Review by Tatiana Miranda
In the hiatus between seasons of Bridgerton comes the limited Netflix series Queen Charlotte: A Bridgerton Story. Similar to its source material, Queen Charlotte is centered around the romantic exploits of the people of the ton, only the story is set about 40 years earlier. As the title suggests, the series recounts the fan-favorite Queen Charlotte's romance with King George III. Much of the series also depicts the evolution of the ton in terms of the integration of different races, which had been mentioned in Season 1 of Bridgerton, yet never properly developed.
Loosely inspired by the real-life king and queen of the UK, Queen Charlotte and King George III are not necessarily the focus of Bridgerton. In the popular Netflix series, Queen Charlotte is the bossy but loveable leader of the ton. Meanwhile, her husband is only mentioned in passing or shown infrequently. His absence is attributed to his mental illness, which is inspired by rumors of the real king. In this spin-off, fans get to see the beginning of their relationship and understand more of Charlotte's personality and motives.
As mentioned briefly in Season 1, the marriage between Charlotte and George signaled the introduction of titles — such as Lord and Lady — for people of color in the ton and, therefore, a sense of integration. While it makes sense to establish the fact that the world wasn't always as progressive, it puts Queen Charlotte into a narrative box that it doesn't excel at developing. Because the series jumps straight into the marriage between George and Charlotte, it doesn't give a lot of time to establish the ton's layout before what George's mother refers to as "The Great Experiment."
Although the topic of racial prejudice is discussed in relation to Charlotte's interracial marriage and Lady Danbury's entry into polite society, a lot of factors, such as Charlotte's heritage and Lord and Lady Danbury's wealth, are contrary to the mistreatment they face from the ton. Since it is meant to be a big deal for the ton and a major driving factor in Lady Danbury's backstory, its lack of development is distracting.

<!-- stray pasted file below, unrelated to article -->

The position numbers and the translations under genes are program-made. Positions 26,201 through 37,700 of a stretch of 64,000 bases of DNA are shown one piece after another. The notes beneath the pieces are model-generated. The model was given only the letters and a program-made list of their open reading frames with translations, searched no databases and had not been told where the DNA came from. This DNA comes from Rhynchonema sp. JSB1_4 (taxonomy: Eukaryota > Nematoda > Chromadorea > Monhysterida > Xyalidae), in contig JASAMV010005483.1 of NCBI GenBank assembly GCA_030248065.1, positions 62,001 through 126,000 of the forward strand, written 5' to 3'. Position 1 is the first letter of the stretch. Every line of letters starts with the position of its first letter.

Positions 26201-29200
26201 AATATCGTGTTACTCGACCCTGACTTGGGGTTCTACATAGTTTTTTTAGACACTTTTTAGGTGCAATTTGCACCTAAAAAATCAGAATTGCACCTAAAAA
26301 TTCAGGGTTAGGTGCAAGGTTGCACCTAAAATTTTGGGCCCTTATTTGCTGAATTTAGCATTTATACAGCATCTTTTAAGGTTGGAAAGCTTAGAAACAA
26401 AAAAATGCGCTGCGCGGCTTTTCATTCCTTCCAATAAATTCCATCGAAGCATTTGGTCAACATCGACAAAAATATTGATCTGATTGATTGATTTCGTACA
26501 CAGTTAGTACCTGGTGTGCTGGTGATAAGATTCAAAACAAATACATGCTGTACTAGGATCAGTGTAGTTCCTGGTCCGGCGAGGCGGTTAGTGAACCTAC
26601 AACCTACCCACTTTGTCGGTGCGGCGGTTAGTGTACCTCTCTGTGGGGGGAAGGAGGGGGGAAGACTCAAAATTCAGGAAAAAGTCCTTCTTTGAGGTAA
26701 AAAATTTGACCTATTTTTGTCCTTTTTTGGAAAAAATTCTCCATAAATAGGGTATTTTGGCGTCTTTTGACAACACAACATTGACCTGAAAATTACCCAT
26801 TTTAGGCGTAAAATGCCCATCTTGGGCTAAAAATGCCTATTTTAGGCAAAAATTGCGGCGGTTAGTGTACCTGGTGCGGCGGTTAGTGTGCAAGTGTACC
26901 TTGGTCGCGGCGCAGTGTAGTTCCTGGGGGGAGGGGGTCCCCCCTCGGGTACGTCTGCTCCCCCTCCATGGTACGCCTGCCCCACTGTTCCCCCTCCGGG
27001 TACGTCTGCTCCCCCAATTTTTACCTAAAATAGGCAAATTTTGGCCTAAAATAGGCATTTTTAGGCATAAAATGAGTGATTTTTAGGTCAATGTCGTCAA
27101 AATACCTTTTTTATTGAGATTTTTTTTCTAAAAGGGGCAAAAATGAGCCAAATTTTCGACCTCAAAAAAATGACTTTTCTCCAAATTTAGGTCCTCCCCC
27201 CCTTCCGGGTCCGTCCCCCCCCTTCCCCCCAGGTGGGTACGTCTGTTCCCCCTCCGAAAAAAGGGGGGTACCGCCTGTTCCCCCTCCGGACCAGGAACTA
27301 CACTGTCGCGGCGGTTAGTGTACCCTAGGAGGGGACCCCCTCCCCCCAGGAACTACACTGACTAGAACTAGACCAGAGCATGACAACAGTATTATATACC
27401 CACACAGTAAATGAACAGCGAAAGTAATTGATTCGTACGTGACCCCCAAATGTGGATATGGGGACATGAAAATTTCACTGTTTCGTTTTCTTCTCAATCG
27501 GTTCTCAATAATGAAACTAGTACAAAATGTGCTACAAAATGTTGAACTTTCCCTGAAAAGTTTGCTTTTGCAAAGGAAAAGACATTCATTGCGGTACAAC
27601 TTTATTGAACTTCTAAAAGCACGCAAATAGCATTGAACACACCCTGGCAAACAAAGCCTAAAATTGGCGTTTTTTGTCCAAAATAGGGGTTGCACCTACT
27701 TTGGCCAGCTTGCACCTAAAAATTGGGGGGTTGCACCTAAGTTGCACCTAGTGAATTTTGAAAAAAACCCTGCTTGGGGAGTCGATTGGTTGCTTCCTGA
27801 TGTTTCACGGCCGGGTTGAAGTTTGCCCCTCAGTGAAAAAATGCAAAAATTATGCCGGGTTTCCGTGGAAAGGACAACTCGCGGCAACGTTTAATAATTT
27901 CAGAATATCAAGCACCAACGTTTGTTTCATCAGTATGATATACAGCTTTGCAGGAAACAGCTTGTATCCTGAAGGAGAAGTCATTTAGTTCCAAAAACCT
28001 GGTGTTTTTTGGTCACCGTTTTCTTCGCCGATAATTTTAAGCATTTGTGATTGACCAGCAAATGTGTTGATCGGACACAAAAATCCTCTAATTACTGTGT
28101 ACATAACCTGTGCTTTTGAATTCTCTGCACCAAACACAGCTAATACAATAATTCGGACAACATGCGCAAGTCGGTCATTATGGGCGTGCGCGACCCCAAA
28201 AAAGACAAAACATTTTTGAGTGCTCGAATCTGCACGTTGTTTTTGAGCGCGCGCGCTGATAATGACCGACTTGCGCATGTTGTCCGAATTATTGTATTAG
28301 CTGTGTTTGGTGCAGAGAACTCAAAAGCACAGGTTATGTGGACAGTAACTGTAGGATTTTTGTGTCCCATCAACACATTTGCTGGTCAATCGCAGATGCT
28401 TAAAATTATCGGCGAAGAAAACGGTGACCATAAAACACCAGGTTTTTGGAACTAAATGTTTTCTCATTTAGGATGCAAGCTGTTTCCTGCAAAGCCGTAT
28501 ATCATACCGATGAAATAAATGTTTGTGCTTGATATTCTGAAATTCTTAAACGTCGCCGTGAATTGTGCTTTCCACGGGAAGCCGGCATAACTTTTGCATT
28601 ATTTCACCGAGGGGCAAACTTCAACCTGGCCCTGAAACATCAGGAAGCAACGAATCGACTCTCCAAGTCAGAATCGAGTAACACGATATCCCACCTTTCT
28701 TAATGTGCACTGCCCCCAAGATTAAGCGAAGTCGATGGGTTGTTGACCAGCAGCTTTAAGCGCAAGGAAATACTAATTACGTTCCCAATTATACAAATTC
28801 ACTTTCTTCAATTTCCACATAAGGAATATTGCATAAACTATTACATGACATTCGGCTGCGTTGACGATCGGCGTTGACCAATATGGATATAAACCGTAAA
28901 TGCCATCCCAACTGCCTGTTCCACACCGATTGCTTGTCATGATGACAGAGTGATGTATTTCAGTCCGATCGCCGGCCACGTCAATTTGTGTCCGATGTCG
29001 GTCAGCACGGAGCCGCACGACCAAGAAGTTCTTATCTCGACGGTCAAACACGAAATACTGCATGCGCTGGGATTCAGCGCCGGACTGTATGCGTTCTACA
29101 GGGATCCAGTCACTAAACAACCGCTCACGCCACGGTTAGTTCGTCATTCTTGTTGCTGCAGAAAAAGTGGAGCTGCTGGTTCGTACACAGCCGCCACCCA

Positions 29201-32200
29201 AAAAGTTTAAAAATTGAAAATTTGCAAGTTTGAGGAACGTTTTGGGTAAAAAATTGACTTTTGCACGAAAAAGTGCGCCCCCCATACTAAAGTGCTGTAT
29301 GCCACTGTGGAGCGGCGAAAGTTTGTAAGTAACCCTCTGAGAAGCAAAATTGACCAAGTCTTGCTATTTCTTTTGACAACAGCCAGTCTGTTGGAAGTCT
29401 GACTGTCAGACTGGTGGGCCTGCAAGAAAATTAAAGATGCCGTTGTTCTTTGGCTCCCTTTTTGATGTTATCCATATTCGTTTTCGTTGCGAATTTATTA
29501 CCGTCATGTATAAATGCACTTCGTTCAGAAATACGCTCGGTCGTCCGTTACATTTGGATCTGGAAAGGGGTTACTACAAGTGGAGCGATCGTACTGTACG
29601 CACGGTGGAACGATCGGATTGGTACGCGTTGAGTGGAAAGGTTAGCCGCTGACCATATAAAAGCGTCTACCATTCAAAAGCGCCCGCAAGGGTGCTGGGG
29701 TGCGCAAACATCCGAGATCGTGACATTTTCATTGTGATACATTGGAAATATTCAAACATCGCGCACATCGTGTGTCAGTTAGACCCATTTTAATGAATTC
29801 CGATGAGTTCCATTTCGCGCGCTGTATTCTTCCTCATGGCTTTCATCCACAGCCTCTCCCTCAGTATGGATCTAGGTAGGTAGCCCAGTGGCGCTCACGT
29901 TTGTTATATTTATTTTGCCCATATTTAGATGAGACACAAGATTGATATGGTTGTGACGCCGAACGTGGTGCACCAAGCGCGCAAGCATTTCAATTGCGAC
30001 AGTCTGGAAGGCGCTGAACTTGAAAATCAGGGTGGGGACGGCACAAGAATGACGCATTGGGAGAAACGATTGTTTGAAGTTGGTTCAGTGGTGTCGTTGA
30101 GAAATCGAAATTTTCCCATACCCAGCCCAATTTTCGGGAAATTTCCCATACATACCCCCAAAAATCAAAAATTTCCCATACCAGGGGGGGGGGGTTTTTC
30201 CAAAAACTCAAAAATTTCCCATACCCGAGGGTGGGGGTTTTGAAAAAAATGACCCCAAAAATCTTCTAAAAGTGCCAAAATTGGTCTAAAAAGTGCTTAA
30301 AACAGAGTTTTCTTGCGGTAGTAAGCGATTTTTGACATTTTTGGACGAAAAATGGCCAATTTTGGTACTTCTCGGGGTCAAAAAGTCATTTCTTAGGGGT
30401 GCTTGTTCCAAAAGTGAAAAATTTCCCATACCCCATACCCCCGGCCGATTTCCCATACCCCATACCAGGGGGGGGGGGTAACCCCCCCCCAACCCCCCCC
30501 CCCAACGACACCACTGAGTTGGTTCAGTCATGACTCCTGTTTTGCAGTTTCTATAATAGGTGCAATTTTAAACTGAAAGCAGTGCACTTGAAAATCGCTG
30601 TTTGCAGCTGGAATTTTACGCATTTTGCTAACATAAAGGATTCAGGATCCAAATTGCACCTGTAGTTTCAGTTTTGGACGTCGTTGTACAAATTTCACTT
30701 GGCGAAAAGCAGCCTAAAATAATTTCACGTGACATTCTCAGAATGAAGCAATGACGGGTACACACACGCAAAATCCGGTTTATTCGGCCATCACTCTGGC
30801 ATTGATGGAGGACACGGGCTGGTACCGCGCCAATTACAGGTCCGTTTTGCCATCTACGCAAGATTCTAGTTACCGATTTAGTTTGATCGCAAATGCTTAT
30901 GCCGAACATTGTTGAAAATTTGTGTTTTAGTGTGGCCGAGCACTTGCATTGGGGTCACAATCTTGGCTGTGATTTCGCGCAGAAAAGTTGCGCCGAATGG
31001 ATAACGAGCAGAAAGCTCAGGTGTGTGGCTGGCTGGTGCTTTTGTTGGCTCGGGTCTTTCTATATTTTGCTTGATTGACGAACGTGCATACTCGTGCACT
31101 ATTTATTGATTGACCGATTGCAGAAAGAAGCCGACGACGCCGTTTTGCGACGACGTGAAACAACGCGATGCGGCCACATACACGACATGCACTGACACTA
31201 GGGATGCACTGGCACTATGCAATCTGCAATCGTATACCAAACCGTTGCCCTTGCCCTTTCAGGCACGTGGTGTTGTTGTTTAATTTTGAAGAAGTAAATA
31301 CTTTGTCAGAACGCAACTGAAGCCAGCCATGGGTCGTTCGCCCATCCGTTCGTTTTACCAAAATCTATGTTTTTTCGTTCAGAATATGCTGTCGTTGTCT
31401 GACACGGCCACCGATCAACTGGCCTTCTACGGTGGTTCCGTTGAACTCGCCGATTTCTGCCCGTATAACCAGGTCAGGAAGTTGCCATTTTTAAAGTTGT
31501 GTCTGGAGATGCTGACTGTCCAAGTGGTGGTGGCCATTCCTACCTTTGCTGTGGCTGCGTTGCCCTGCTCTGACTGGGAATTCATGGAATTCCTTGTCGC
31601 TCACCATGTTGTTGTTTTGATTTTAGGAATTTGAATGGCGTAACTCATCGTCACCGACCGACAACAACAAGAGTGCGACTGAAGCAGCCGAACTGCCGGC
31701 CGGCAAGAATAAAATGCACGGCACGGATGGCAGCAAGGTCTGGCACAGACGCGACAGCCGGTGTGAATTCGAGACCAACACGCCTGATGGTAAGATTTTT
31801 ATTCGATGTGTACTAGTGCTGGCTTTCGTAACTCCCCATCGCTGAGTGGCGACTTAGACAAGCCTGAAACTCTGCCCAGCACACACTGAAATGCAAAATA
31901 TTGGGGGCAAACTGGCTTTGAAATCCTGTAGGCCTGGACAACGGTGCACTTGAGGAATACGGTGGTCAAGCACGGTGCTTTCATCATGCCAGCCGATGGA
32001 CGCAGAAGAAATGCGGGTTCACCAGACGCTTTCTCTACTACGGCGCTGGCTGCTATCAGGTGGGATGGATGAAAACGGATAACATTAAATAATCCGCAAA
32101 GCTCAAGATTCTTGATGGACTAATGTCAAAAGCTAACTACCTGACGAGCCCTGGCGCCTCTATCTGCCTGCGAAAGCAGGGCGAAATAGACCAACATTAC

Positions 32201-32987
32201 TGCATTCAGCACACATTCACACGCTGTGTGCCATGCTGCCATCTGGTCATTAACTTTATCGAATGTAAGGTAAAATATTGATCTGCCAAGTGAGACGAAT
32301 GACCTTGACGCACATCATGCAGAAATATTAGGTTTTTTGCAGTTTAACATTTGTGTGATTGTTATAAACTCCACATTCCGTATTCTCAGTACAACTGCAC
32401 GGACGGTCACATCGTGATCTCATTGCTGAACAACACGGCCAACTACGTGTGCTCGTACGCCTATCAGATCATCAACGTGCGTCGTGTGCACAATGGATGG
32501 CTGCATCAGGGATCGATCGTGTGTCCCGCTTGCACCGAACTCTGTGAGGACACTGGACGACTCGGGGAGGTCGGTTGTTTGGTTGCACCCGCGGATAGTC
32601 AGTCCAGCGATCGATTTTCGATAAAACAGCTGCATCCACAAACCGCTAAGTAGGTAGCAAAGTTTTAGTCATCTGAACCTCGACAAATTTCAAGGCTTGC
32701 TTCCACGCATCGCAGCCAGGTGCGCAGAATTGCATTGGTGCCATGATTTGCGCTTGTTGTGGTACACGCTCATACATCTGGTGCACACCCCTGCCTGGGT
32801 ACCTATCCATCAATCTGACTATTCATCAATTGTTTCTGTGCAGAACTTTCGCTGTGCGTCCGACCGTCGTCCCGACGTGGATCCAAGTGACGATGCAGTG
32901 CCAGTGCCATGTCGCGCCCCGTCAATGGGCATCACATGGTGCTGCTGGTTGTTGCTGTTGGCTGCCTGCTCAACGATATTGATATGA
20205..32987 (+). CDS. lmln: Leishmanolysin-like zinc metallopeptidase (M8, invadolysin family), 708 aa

King George's "madness" is another predominant part of the series that lacks proper development. While the real King's mental health issues are undiagnosed, many professionals suggest that he may have had manic episodes as a result of bipolar disorder or porphyria. Queen Charlotte takes more creative liberties, instead giving him episodes more closely resembling schizophrenia or dissociative identity disorder.
This change was likely made to add more narrative hardship to Charlotte and George's love story, similar to Simon's and Antony's parental issues and trauma from Seasons 1 and 2 of Bridgerton. Because of its heavily narrative use, the depiction of George's mental state comes across as an unrealistic and poor representation of mental illnesses.
When it comes to Bridgerton, Queen Charlotte feels more like an intermission rather than a part of the narrative, as its development of secondary characters will likely have no impact on the plot of the upcoming third season. Many flash-forward scenes to the present day of Bridgerton fall flat in comparison to the romance between Charlotte and George. Overall, Queen Charlotte excels in developing the background of several key characters from the main series, yet it fails to properly develop the world and the future of these same characters.
Queen Charlotte: A Bridgerton Story premiers on Netflix May 1. All six episodes reviewed.